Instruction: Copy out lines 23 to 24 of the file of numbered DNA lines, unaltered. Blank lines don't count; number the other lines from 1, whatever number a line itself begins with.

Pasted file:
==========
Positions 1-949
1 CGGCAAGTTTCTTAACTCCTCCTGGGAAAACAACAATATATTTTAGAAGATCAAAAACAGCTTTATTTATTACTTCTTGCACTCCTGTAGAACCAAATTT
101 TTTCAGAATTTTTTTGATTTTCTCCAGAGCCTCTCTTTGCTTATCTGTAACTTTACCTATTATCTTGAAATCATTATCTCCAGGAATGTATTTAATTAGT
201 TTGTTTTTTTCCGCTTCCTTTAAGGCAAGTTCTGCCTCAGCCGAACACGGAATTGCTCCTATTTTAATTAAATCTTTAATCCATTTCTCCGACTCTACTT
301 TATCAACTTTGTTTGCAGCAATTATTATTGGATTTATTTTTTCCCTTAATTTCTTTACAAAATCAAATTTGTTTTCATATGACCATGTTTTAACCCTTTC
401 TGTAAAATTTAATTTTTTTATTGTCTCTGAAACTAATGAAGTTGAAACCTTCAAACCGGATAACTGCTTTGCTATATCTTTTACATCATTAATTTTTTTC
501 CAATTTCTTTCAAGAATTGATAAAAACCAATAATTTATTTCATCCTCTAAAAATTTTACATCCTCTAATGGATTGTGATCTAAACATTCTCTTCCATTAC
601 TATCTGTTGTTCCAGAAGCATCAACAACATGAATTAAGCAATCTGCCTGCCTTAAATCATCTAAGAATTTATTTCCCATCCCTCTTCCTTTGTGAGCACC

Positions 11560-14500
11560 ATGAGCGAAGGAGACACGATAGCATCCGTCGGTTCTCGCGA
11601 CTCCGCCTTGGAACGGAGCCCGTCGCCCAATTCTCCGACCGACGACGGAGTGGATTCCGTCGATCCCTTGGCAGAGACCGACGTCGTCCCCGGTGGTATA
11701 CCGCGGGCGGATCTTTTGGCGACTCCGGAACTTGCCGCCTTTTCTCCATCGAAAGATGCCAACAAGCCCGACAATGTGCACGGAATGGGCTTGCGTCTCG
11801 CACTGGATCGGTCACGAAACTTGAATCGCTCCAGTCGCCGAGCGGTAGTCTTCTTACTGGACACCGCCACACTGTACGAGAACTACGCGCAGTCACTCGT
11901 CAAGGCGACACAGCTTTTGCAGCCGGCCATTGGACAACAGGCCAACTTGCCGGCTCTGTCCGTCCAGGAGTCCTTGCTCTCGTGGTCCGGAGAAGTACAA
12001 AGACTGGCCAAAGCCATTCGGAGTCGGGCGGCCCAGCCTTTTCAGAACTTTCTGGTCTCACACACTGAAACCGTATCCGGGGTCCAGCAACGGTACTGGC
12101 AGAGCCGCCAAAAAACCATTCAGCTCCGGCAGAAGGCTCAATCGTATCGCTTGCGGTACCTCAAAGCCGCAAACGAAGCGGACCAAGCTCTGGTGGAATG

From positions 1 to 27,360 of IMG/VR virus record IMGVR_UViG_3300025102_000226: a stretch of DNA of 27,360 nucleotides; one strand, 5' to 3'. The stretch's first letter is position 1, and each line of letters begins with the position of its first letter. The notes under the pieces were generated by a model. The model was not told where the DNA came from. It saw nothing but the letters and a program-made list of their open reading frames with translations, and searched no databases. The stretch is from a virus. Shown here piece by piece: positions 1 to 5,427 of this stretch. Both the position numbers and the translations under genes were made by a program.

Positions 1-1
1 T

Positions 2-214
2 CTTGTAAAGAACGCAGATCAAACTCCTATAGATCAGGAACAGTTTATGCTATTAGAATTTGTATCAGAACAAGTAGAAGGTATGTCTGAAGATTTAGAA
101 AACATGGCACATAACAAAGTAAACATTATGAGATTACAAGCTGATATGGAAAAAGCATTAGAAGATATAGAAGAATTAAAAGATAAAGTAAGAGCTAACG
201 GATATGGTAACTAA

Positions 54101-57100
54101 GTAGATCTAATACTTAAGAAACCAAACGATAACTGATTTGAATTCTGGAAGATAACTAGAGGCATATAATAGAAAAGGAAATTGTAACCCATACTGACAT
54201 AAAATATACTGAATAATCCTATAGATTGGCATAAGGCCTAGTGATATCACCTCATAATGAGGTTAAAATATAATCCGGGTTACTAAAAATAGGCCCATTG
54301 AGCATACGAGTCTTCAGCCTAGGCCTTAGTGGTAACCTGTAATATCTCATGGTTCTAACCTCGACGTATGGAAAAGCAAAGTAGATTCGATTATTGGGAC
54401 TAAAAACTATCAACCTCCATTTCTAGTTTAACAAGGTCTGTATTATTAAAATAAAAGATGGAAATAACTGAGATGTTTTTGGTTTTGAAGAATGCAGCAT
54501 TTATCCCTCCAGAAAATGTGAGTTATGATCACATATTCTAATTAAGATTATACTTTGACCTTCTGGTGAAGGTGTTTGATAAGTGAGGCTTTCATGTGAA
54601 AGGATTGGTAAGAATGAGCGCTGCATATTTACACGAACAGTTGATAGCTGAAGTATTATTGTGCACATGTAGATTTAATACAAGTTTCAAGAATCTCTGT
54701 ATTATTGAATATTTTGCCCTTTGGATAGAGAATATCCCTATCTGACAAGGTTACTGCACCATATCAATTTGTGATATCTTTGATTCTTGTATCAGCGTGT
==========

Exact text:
201 GATATGGTAACTAA

Positions 54101-57100